Featuring a theme on justice, the Christian Scholars Conference kicked off this week, showcasing a “Tokens” show: “A Change Is Gonna Come,” led by host (and Lipscomb theology and ethics professor) Lee Camp on Thursday night in Collins Alumni Auditorium. Throughout the show, Camp said they will be “looking for tokens of a world characterized by a rightful justice.” The live performance featured special guests, music, discussion, skits, poetry and more. Another live “Tokens” show will be held Sunday, November 20, 2016 at Nashville’s Ryman Auditorium....
Lipscomb-HCA/TriStar Health Care Academy, J-Camp photo gallery

Lipscomb-HCA/TriStar Health Care Academy, J-Camp photo gallery

Campers received hands-on medical experience this week at this year’s Lipscomb-HCA/TriStar Health Care Academy. The academy drew 26 high-schoolers from across Tennessee — and even one from Honduras. The academy’s activities included first-aid training and even a live simulation, featuring Journalism Campers as “victims.” On Tuesday, an Air Evac helicopter landed on the quad. Photos by Lauren Borders, Jason DeBord and Ellie...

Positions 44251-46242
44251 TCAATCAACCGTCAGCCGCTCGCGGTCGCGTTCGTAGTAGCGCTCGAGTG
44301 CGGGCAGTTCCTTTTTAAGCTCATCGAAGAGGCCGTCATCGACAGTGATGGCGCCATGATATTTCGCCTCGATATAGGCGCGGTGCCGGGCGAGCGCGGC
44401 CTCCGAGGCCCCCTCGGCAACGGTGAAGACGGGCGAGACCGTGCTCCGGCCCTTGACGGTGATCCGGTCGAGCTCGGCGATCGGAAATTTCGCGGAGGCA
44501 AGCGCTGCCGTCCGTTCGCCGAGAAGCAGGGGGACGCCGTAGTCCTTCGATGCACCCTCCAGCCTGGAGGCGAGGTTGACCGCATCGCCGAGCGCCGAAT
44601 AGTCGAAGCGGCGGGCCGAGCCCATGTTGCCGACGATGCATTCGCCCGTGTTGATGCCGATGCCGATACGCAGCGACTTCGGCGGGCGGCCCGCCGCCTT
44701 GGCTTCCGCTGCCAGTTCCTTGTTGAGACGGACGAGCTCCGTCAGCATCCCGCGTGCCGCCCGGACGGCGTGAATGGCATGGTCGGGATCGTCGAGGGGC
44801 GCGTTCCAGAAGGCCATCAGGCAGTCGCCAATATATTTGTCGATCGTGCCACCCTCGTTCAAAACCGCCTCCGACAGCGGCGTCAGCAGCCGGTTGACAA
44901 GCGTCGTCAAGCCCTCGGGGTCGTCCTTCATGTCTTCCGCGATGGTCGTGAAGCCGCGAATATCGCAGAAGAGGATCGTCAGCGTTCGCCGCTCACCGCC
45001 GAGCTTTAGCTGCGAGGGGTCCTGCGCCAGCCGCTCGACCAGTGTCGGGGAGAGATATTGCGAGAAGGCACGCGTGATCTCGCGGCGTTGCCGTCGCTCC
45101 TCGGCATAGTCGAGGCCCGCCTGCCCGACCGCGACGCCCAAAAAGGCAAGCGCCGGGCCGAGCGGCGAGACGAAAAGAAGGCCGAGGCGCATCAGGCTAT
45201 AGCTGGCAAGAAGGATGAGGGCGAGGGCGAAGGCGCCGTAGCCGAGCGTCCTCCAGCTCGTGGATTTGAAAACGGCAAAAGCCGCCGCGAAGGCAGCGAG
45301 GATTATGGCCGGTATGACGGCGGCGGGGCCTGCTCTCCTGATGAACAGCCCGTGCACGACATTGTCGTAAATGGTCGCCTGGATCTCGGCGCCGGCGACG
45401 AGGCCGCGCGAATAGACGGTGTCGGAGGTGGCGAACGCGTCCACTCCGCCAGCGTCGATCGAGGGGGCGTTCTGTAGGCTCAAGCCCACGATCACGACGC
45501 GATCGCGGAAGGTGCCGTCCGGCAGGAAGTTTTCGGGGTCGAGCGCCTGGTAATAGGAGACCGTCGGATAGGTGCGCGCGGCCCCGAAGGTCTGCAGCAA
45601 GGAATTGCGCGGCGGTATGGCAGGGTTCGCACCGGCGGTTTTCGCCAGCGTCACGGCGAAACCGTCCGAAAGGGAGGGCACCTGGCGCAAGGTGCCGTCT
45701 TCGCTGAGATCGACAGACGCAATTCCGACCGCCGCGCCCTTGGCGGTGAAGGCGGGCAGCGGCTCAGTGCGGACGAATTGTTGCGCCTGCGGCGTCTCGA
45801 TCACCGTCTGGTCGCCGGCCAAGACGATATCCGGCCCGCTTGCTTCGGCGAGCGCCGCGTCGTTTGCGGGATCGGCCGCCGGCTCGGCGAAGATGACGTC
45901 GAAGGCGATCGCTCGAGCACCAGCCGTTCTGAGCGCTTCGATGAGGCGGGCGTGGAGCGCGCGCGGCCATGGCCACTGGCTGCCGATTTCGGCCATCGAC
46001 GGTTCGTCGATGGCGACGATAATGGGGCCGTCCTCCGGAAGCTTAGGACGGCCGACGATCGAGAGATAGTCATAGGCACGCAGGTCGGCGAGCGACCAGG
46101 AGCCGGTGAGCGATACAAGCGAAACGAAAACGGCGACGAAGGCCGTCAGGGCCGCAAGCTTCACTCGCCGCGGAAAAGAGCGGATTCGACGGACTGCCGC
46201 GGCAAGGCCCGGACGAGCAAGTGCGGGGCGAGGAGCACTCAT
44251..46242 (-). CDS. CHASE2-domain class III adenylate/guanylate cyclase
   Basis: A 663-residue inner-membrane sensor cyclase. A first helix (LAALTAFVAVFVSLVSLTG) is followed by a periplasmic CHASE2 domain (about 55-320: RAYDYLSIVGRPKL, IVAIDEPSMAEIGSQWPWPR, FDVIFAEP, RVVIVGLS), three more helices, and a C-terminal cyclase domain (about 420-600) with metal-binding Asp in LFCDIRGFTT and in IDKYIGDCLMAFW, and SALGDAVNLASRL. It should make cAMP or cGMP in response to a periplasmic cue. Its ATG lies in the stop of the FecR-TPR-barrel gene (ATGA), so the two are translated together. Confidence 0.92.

Spark Program announcement photo gallery

Spark Program announcement photo gallery

Lipscomb’s latest endeavor seeks to build a partnership with Metro and to spark new leaders with a desire to serve in the downtown Nashville community. President Randolph Lowry announced the program, the off-campus Spark center in downtown Nashville, Tuesday morning on the SunTrust Plaza. Located at the corner of 4th and Commerce, the new Downtown Spark will open in January or February...